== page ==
Mechanisms of Morbidity and Mortality from Exposure to Ambient Air Particles

Research Report 91,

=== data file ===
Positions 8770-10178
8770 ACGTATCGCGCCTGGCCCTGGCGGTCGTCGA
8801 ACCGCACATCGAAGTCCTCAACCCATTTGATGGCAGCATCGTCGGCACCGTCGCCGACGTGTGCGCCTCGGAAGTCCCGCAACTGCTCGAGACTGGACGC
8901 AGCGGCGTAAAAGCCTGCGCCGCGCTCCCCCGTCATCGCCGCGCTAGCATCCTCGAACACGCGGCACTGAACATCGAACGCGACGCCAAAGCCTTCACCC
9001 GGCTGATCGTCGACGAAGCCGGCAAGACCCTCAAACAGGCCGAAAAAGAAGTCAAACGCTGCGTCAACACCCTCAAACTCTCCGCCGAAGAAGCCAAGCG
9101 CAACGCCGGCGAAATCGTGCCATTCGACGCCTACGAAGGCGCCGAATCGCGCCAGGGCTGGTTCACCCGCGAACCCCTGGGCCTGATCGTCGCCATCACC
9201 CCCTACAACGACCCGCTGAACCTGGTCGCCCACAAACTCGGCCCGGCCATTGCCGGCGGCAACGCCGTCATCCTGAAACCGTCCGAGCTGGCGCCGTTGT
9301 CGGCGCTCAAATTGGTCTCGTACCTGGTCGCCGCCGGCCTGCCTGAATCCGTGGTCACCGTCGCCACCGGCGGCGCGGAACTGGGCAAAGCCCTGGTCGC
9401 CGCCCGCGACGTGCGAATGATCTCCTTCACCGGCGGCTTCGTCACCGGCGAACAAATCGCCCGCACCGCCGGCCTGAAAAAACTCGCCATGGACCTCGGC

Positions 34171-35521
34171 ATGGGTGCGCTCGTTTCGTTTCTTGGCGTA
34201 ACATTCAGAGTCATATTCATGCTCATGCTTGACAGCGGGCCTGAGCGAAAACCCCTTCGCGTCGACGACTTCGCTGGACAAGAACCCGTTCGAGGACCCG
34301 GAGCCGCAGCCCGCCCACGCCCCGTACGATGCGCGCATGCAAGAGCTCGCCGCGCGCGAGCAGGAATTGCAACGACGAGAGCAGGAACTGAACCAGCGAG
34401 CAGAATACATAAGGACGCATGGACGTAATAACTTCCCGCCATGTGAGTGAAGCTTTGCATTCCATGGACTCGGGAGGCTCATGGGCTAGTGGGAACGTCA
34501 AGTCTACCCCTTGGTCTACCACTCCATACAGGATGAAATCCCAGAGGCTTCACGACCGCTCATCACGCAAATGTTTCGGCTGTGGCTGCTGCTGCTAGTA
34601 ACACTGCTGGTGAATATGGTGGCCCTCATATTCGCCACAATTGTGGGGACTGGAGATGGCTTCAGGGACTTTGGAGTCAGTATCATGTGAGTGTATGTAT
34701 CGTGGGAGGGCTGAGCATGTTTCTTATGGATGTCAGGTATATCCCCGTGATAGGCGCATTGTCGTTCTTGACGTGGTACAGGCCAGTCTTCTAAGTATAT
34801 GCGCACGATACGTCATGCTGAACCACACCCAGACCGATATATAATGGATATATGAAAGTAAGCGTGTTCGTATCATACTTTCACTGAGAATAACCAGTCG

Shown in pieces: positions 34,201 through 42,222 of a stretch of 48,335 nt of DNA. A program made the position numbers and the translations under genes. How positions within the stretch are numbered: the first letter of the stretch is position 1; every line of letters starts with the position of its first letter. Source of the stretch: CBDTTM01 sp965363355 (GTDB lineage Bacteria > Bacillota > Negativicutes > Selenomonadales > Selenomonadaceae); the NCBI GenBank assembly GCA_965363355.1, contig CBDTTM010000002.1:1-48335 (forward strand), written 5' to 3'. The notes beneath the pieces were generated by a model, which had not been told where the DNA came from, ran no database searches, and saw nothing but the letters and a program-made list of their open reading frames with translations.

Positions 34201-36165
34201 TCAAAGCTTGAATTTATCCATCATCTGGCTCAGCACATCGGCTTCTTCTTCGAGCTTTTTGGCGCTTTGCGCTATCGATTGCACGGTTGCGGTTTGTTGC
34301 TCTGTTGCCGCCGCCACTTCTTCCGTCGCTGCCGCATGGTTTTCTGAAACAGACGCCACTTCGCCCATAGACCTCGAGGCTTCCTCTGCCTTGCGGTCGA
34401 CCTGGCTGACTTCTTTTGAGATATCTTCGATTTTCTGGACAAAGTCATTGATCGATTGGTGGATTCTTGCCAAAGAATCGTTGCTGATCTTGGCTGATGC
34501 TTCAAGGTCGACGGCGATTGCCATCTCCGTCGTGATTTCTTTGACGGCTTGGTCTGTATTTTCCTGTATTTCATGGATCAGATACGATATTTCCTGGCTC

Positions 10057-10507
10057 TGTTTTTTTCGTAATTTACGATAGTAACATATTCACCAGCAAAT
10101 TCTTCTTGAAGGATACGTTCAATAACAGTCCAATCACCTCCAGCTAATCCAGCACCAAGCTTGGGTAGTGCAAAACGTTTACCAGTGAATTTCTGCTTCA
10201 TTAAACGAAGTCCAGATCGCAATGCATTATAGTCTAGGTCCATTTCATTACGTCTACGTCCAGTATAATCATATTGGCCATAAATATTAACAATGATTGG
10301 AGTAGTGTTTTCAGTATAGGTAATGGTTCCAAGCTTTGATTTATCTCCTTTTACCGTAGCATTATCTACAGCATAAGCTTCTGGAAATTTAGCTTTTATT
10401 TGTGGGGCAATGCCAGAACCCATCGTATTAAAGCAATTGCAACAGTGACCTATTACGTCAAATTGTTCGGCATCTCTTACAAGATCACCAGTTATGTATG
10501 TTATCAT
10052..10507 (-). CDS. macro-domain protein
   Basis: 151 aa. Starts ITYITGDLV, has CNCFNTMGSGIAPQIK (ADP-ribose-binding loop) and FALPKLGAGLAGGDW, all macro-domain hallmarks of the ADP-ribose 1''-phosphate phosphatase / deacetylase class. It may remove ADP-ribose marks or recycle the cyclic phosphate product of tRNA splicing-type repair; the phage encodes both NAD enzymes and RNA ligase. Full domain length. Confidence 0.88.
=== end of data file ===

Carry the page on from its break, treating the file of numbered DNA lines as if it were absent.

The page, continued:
Dr John Godleski and colleagues at Harvard School of Public Health conducted an exploratory study to test the effects of particulate matter exposure in dogs, which share many features of the human cardiovascular system. The investigators hypothesized that particulate matter might affect the animals' cardiac function, leading to arrhythmia, and might induce inflammatory responses and changes in pulmonary mechanical measurements. Twelve dogs were exposed to concentrated ambient particles (CAPs) that were 30 times their level in ambient Boston air. They evaluated the effects of CAPs on electrocardiographic (ECG) wave patterns and performed a sophisticated analysis of each dog's ECG to measure possible effects of particulate matter on other electrical properties of the heart: heart rate variability, which is influenced by the involuntary nervous system, and T wave alternans, a change in the heart beat pattern. The investigators also assessed whether changes in respiratory parameters or inflammatory responses were associated with CAPs exposure.